Ukrainian President Volodymyr Zelenskiy has stripped his friend and leading oligarch Ihor Kolomoisky of his Ukrainian citizenship in a move that clears the way for his arrest and deportation to the US, where he is under investigation for large-scale money laundering.
The shock move is seen by analysts as yet another move by Bankova to assuage its Western partners' corruption concerns and unblock some $18bn in financial aid Kyiv desperately needs to stave off an economic meltdown and to fund the budget.
The president has stripped Kolomoisky of his citizenship, but the government has yet to make a formal announcement and has not commented on the decision. The decision was reported by the Pittsburgh Post-Gazette and two government sources confirmed the fact to the paper. Kolomoisky is under investigation by a Grand Jury in the US for money-laundering schemes that involved billions of dollars.
Zelenskiy has recently been cleaning house and taking tighter control of the government. Last week he began a purge of the Ukrainian Secret Services (SBU), suspending the head of the service and his long-time friend Ivan Bakanov, after accusing hundreds of agents of betraying their country and working for Russia. Over 650 criminal cases have been opened against SBU officers. At the same time, he sacked his General Prosecutor, Iryna Venediktova, for unspecified reasons.
Zelenskiy also addressed fears that Western arms delivered to Ukraine are being stolen and re-exported back into Western Europe to be sold on the black market. Bankova has denied there is a problem, but last week Zelenskiy ordered a new monitoring system to be set up to better track where Western arms were being sent to re-assure his partners. Europol reported last week that it had found no evidence that arms from Ukraine were finding their way into Western Europe so far.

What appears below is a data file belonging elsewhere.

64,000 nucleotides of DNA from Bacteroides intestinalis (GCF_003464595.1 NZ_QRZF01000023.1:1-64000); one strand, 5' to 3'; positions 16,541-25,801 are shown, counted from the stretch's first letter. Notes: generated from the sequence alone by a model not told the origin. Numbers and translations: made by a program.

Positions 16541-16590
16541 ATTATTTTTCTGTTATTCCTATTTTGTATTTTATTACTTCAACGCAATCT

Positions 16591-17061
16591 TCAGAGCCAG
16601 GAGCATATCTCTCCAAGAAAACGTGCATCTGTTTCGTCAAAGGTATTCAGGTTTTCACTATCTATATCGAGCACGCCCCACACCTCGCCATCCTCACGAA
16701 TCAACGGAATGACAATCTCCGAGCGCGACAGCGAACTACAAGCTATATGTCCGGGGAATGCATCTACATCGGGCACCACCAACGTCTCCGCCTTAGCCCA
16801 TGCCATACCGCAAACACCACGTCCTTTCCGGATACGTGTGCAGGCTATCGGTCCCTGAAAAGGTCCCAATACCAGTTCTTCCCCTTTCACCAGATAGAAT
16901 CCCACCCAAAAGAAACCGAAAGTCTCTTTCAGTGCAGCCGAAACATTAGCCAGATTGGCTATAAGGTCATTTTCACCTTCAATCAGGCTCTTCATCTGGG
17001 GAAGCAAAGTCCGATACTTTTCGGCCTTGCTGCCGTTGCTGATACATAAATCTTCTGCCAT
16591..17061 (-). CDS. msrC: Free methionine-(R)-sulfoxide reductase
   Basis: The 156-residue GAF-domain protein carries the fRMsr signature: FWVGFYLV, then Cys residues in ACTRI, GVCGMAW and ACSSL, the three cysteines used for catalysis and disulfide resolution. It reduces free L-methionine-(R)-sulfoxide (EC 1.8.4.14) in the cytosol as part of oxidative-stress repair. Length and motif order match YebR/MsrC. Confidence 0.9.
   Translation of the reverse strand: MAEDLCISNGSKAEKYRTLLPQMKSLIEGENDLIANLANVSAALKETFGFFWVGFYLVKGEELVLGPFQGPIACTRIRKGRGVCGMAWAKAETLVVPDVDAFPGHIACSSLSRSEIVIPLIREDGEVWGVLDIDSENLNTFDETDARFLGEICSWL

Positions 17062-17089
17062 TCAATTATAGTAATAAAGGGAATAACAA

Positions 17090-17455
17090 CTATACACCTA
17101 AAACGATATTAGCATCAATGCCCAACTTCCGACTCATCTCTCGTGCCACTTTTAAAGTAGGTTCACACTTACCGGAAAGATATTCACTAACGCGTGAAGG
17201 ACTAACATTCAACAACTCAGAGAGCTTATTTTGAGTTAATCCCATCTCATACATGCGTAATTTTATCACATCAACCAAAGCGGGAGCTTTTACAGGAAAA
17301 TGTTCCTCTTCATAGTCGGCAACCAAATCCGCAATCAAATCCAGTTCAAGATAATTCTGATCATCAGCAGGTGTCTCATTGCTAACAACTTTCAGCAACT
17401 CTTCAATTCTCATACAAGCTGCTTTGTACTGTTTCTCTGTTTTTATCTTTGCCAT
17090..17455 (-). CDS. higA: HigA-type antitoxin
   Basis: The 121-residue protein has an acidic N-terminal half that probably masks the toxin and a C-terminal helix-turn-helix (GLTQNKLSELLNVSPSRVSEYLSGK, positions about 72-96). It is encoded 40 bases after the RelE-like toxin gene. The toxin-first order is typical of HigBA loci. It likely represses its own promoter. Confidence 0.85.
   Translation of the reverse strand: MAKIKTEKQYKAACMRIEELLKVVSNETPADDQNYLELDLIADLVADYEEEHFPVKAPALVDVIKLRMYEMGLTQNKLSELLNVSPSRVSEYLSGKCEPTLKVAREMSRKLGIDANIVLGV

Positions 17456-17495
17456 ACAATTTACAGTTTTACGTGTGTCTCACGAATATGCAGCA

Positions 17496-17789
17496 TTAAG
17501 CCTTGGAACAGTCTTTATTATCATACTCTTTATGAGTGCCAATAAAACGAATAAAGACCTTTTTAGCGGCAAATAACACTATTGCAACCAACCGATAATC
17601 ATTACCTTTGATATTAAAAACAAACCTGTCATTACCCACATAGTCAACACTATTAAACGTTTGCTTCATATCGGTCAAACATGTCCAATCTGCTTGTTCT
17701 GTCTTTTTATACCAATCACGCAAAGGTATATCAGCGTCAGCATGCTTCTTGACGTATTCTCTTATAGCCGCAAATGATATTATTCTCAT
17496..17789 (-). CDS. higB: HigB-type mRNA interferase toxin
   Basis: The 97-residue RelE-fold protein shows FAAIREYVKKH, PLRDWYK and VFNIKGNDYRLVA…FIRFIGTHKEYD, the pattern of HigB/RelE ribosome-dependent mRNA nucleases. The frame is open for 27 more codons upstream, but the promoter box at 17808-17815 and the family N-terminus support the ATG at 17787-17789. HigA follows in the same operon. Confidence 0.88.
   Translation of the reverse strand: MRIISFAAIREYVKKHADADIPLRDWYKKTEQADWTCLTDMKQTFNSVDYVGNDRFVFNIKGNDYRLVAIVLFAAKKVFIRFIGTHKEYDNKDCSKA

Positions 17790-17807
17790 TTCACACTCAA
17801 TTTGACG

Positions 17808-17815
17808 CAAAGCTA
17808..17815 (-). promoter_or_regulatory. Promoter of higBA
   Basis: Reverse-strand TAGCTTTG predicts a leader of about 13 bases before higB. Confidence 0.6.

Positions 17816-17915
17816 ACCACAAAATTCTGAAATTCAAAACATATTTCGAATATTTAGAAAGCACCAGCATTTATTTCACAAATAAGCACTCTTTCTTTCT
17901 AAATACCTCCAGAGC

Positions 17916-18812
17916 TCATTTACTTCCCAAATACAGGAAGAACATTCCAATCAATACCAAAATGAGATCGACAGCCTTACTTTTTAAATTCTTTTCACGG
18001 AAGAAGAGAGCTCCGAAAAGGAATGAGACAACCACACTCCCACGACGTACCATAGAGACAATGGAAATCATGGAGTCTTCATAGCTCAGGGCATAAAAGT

Now Zelenskiy is moving on to the oligarchs. In addition to Kolomoisky, another nine businessmen associated with the billionaire had their passports revoked and now also face prosecution and deportation.
The nine others, include Gennady Korban, chief of the Dnipropetrovsk Oblast Territorial Defence Force and a one-time ally of the oligarch, and Vadym Rabinovich, leader of the pro-Russian political party, have been stripped of their citizenships, according to a document posted on Facebook and reported by The New Voice of Ukraine news outlet.
In a related story, oligarch and Ukraine’s richest man Rinat Akhmetov gave up his media empire and transferred the licences of his press empire to the government in an effort to avoid being labelled an oligarch. A new oligarch law introduced in September 2021 has just gone into force and one of the criteria defining an oligarch is to control media.
Kolomoisky is widely credited with putting Zelenskiy into office in April 2019 by throwing the weight of his media empire, which includes several leading TV channels, behind Zelenskiy’s campaign.
Kolomoisky’s PrivatBank was nationalised in December 2016 after a bne IntelliNews cover story investigation “Privat Investigations” published in November showed massive fraud at the bank. bne IntelliNews reported that two thirds of the loans on the bank’s balance sheet were fake or shell companies under the control of the owners. An NBU audit as a result of the scandal later confirmed that over 95% of the loans on the bank’s balance sheet were fake.
PrivatBank was nationalised and needed a $5.5bn bailout, one of the biggest bailouts of any bank in the CIS since the breakup of the Soviet Union. To this day PrivatBank accounts for the lion's share of the non-performing loans (NPLs) in Ukraine’s banking sector; bad debt, which the management of the bank called the “fraud loans”, accounted for 79.3% of its loan book in June, against the 49.6% NPLs in the banking sector as a whole.
Corporate investigations firm Kroll were hired to conduct a forensic audit of the bank’s books by the NBU and confirmed that most of the money was stolen, but efforts to recover the billions of dollars stripped from the bank have failed.